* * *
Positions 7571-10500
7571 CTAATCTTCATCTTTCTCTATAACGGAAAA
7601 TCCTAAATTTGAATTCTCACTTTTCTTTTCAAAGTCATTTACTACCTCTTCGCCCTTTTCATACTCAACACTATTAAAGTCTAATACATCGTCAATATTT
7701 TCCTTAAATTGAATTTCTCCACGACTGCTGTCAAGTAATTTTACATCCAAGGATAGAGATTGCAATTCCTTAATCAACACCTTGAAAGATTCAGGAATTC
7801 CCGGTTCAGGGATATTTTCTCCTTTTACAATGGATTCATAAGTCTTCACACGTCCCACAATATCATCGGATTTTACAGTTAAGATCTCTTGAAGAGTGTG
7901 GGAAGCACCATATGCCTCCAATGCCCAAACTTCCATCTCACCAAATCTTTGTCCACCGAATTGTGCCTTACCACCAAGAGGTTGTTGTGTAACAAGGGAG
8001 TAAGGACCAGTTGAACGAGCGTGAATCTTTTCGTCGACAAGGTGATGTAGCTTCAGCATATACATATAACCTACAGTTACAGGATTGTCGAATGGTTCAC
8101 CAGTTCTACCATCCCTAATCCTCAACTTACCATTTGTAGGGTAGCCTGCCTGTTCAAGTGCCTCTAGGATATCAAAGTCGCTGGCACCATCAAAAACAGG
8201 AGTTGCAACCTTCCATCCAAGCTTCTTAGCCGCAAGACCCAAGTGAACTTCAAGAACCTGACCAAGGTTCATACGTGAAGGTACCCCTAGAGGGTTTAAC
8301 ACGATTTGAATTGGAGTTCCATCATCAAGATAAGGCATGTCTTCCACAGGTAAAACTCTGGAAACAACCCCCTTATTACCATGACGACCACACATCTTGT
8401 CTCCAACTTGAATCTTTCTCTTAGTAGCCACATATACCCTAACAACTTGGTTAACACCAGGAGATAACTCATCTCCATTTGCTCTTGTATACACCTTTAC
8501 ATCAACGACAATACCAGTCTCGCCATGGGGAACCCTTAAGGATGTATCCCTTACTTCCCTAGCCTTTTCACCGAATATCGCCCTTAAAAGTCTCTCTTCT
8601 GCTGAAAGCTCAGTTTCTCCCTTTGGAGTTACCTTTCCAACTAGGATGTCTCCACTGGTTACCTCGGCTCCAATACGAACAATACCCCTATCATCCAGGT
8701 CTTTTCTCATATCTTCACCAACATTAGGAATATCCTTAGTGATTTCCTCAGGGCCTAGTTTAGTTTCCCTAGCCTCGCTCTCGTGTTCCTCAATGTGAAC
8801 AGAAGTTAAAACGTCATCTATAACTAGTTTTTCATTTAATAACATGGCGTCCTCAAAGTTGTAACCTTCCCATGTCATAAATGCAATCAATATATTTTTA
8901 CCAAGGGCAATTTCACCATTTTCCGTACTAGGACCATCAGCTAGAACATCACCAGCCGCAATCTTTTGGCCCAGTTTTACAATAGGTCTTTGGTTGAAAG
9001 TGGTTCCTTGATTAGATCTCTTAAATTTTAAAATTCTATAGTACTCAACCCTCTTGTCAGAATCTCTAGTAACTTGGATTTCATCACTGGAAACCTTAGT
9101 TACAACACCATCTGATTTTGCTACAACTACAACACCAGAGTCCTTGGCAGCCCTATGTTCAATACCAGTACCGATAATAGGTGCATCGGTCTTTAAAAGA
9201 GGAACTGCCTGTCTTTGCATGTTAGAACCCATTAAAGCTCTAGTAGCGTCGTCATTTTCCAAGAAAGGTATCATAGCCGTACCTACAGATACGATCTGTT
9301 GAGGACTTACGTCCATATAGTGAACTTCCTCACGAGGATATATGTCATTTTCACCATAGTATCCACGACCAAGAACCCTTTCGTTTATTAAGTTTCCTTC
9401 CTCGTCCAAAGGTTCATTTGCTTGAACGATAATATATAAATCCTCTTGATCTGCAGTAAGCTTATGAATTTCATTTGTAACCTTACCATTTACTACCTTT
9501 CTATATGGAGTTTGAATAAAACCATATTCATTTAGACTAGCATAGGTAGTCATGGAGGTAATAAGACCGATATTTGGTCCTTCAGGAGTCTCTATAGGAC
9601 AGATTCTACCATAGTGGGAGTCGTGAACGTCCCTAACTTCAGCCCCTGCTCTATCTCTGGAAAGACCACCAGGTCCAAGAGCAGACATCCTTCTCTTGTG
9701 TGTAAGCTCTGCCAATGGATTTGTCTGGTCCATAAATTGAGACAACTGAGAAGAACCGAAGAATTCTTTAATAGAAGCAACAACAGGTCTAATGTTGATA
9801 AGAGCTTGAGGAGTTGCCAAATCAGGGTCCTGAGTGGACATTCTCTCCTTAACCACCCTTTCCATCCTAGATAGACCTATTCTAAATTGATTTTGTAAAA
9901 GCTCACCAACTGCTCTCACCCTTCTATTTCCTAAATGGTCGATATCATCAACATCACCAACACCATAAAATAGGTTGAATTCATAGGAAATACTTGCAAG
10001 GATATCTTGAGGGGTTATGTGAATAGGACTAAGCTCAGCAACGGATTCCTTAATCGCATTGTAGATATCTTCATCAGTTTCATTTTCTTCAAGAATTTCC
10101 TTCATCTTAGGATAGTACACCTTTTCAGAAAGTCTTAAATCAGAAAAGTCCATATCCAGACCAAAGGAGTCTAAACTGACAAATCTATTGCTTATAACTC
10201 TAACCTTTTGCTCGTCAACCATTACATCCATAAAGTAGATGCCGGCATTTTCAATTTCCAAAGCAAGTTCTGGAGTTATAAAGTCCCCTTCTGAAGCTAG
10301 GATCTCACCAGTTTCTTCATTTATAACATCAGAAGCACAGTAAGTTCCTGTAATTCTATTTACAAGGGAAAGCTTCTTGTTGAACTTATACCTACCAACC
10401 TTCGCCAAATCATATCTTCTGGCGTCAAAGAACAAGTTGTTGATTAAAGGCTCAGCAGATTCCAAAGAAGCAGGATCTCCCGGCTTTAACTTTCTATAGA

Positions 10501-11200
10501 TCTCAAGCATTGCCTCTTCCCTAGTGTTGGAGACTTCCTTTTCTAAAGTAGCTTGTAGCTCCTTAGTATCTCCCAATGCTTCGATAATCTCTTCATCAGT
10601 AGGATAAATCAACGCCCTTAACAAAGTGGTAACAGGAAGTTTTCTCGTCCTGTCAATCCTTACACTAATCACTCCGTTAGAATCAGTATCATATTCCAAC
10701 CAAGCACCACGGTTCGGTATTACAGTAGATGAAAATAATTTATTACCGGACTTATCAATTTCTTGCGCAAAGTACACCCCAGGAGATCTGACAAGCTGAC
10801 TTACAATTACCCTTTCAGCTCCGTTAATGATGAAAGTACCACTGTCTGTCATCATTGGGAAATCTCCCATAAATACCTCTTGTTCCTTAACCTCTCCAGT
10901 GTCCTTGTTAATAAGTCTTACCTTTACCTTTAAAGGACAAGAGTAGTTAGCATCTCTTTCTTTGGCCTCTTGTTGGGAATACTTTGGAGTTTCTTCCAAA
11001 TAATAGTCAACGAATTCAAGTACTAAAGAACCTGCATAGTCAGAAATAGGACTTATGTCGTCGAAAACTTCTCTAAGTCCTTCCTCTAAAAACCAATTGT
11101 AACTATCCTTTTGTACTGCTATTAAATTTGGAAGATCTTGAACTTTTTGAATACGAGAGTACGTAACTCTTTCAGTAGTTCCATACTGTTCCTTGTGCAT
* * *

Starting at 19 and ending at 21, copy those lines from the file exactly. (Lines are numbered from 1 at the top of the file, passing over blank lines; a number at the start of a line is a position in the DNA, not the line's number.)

9201 GGAACTGCCTGTCTTTGCATGTTAGAACCCATTAAAGCTCTAGTAGCGTCGTCATTTTCCAAGAAAGGTATCATAGCCGTACCTACAGATACGATCTGTT
9301 GAGGACTTACGTCCATATAGTGAACTTCCTCACGAGGATATATGTCATTTTCACCATAGTATCCACGACCAAGAACCCTTTCGTTTATTAAGTTTCCTTC
9401 CTCGTCCAAAGGTTCATTTGCTTGAACGATAATATATAAATCCTCTTGATCTGCAGTAAGCTTATGAATTTCATTTGTAACCTTACCATTTACTACCTTT